Reliability and validity of adapted French Canadian version of Scoliosis Research Society Outcomes Questionnaire (SRS-22) in Quebec

Marie Beauséjour, Julie Joncas, Lise Goulet, Marjolaine Roy-Beaudry, Stefan Parent, Guy Grimard, Martin Forcier, Sophie Lauriault, Hubert Labelle
Spine 2009 March 15, 34 (6): 623-8

STUDY DESIGN: Prospective validation study of a cross-cultural adaptation of the Scoliosis Research Society (SRS) Outcomes Questionnaire.

OBJECTIVE: To provide a French Canadian version of the SRS Outcomes Questionnaire and to empirically test its response in healthy adolescents and adolescent idiopathic scoliosis (AIS) patients in Québec.

SUMMARY OF BACKGROUND DATA: The SRS Outcomes Questionnaire is widely used for the assessment of health-related quality of life in AIS patients.

METHODS: French translation and back-translation of the SRS-22 (SRS-22-fv) were done by an expert committee. Its reliability was measured using the coefficient of internal consistency, construct validity with a factorial analysis, concurrent validity by using the short form-12 and discriminant validity using ANOVA and multivariate linear regression, on 145 AIS patients, 44 patients with non clinically significant scoliosis (NCSS), and 64 healthy patients.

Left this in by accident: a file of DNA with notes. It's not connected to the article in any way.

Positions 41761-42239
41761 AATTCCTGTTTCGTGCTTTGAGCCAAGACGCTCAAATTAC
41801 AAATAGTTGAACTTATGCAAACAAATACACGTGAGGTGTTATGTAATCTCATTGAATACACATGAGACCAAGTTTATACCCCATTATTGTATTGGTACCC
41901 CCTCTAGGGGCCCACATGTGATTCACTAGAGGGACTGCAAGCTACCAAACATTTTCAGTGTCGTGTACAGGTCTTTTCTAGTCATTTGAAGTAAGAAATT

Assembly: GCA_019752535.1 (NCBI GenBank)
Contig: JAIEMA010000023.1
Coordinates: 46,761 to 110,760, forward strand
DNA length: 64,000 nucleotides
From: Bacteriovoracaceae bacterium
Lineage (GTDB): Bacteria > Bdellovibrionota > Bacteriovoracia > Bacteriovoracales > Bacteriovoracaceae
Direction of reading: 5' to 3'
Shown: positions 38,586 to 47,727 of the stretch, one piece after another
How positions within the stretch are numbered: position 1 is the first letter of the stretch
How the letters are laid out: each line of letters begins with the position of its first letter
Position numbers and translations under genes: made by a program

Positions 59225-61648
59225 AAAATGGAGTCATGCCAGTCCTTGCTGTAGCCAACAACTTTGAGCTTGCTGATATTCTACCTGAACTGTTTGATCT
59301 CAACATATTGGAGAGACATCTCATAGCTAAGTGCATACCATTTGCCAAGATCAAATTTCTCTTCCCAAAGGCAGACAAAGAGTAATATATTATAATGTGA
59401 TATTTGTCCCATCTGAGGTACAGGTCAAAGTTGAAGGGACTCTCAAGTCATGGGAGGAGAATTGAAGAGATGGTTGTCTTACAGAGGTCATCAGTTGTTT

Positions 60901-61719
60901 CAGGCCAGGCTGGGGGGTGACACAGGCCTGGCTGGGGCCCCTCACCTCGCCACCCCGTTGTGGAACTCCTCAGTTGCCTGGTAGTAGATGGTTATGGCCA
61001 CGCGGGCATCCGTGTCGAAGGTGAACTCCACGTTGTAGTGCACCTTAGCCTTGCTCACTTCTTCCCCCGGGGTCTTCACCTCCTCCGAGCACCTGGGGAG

RESULTS: The SRS-22-fv showed a good global internal consistency (AIS: Cronbach alpha = 0.86, NCSS: 0.81, and controls: 0.79) and in all of its domains for AIS patients. The factorial structure was coherent with the original questionnaire (47.4% of explained variance). High correlation coefficients were obtained between SRS-22-fv and short form-12 corresponding domains. Boys had higher scores than girls, scores worsened with age, and with increasing body mass index. Mean Total, Pain, Self-image, and Satisfaction scores, were correlated with Cobb angle. Adjusted regression models showed statistically significant differences between the AIS, NCSS, and control groups in the Total, Pain, and Function scores.

CONCLUSION: The SRS-22-fv showed satisfactory reliability, factorial, concurrent, and discriminant validity. This study provides scores in a significant group of healthy adolescents and demonstrates a clear gradient in response between subjects with AIS, NCSS, and controls.

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